Debbie Aung Din Taylor

Proximity Designs
Year founded: 

Proximity Designs works to increase the productivity and incomes of rural households in Myanmar by designing and marketing simple, highly efficient, affordable products and services. Proximity has developed an extensive distribution network to reach thousands of rural villages across Myanmar.

Focus: Agriculture, Energy
Geographic Area of Impact: Myanmar
Model: Hybrid Non-Profit
Annual Budget: US$ 3 million (2012)
Percentage Earned Revenue: 51%
Number of Direct Beneficiaries: 445,000 (2011)
Recognition: Social Entrepreneur of the Year, 2012

Myanmar is one of the poorest countries in Southeast Asia, with an agricultural economy that is key to reducing economic inequality and massive poverty. To succeed, Myanmar’s small farmers need access to technology, knowledge, credit and markets. Entrepreneurial farmers are trapped in a downward spiral with yields and output declining. Farmers, the private sector, and civil society are aware of the inequalities and want to engage with the rest of the world.

Innovation and Activities
Proximity Designs is a product design firm whose customers are exclusively poor, rural farmers in Myanmar. It leverages knowledge of farmers’ needs to design highly affordable products and services, developed in its own design lab in Myanmar, and has partnered with Stanford University’s Design School. Most of Proximity’s products are manufactured locally in Myanmar, and include foot-operated irrigation pumps, drip irrigation sets, water storage tanks, solar lanterns, financial services and farm advisory services. These products and services are designed to dramatically reduce daily hardships, and improve household productivity and incomes by replacing time-consuming, antiquated technologies. For example, rural customers who replace their rope and buckets for Proximity’s irrigation technologies typically double their net seasonal cash incomes (US$ 200-300). They can then use this money to buy food, send their children to school, reinvest in their farms and more. Myanmar faces a huge credit vacuum as well, so Proximity offers various loan products to help farmers purchase products and inputs.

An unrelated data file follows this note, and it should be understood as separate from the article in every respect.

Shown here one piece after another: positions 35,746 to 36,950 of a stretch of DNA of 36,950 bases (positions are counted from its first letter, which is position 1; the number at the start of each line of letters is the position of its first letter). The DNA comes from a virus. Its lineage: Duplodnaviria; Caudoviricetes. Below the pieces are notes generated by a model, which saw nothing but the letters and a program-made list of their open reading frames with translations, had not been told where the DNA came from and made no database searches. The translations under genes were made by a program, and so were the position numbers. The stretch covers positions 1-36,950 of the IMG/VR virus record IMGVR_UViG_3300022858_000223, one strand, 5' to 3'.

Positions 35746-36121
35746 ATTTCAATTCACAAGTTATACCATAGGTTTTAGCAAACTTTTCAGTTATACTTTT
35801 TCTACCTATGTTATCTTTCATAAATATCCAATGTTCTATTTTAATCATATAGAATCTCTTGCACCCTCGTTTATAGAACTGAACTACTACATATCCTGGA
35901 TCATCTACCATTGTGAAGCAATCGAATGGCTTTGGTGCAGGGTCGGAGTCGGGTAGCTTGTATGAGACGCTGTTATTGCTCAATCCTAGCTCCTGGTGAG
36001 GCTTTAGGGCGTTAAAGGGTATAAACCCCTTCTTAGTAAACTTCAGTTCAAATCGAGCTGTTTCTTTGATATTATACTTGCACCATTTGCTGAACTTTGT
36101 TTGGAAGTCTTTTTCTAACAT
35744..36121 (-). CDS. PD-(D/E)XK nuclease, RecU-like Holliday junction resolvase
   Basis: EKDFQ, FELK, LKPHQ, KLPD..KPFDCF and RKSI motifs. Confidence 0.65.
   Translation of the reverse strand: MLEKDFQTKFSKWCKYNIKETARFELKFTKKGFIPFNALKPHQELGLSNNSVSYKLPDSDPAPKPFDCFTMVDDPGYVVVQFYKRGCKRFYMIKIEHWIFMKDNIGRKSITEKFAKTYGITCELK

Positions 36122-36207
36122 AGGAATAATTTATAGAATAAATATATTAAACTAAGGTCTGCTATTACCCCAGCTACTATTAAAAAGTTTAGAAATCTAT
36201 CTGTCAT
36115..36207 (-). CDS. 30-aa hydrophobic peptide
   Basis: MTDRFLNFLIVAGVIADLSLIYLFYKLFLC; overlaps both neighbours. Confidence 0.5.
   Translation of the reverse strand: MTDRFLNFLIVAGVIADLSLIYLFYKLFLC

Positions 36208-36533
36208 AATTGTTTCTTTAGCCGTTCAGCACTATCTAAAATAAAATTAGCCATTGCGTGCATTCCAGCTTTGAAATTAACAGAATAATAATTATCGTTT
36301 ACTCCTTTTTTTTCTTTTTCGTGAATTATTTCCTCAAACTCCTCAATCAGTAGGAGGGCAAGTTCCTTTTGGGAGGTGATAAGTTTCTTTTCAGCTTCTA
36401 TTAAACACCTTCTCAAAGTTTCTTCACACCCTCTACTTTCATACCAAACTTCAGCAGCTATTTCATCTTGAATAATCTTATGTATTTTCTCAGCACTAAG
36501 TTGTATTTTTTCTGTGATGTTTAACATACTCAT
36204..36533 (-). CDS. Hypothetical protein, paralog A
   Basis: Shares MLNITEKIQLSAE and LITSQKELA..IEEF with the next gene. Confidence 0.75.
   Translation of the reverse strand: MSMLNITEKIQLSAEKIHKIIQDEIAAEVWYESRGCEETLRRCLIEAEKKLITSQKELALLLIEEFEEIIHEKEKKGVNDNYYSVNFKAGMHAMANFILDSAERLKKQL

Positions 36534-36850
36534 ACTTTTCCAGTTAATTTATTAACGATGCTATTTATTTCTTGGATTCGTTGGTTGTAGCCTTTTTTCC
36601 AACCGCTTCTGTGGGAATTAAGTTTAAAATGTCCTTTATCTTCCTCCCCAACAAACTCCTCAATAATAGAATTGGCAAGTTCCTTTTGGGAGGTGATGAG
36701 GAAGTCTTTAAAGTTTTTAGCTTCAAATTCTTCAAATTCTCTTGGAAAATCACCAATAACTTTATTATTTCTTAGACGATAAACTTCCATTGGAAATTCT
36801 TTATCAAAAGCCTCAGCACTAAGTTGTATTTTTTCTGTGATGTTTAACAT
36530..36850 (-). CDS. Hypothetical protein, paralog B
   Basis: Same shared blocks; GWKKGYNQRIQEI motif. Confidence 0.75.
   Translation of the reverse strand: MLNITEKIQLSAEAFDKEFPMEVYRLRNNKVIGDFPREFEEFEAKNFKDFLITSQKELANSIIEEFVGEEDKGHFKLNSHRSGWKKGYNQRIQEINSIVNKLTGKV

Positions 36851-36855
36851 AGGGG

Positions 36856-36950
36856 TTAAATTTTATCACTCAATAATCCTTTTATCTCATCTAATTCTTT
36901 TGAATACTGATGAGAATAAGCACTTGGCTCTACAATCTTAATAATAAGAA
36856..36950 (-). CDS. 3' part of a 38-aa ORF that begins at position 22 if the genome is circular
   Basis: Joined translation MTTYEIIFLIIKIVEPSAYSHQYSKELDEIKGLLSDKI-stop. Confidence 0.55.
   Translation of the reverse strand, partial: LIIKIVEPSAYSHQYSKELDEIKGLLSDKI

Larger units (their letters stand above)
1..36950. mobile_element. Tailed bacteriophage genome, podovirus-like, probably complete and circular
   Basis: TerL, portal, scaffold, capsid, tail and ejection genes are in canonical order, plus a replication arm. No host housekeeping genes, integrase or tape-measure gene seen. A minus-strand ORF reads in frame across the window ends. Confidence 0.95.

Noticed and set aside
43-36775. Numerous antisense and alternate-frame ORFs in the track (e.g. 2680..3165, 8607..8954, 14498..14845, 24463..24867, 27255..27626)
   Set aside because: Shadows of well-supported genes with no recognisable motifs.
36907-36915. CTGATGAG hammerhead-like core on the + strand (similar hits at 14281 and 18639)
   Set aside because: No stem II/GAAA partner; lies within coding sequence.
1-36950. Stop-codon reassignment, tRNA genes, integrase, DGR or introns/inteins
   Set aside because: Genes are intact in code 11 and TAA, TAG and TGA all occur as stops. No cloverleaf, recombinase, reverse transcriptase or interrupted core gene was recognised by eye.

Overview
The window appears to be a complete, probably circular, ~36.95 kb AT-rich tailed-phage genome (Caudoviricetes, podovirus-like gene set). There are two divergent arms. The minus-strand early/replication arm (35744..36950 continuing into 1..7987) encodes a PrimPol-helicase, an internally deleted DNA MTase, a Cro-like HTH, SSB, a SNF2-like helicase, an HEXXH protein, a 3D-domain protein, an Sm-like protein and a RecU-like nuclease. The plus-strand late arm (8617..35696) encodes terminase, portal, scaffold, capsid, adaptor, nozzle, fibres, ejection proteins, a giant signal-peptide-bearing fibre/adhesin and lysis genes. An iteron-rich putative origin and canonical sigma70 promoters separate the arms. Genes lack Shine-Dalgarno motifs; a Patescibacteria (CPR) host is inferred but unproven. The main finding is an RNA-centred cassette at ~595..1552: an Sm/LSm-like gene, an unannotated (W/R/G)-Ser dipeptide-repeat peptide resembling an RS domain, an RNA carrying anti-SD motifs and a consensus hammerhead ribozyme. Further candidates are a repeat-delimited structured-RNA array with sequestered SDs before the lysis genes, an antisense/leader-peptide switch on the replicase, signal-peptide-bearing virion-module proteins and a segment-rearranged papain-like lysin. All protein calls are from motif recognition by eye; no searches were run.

Proximity’s success is rooted in the extensive distribution network it has developed to reach customers in even the most rural and isolated areas of Myanmar. The distribution network is comprised of 165 private agro-dealers, 180 village kiosks, over 840 independent village agents, 1,800 community groups and 135 product demonstrators. These groups and individuals are trained by Proximity and equipped to do necessary installations and repairs. Proximity brings dealers and agents together in the capital of Yangon for multi-day trainings that increase skills and foster a commitment to improve farmers’ situations. Through its network of vendors, Proximity has delivered more than 180,000 products and services to over 150,000 rural Myanmar households.

Proximity understands that the sustainable well-being of its rural customers is dependent upon a supportive macro-policy environment. To that end, Proximity leverages its in-depth knowledge of rural conditions, teaming up with Harvard University’s Ash Center to research and analyse Myanmar’s economy. Several groundbreaking reports have been produced to help inform key decision-makers in Myanmar.

The Entrepreneurs
Jim Taylor earned an MPA from the Harvard Kennedy School of Government and MBA from the Marshall School of Business, University of Southern California. He has over 30 years of experience working in Asia in both the private and public sectors.

Debbie Taylor received her Bachelor’s degree from Middlebury College and earned an MPA from the Harvard Kennedy School of Government. She has 26 years of experience in design, execution and evaluation of rural development programmes. Together, they have eight years of experience operating a social enterprise in Myanmar.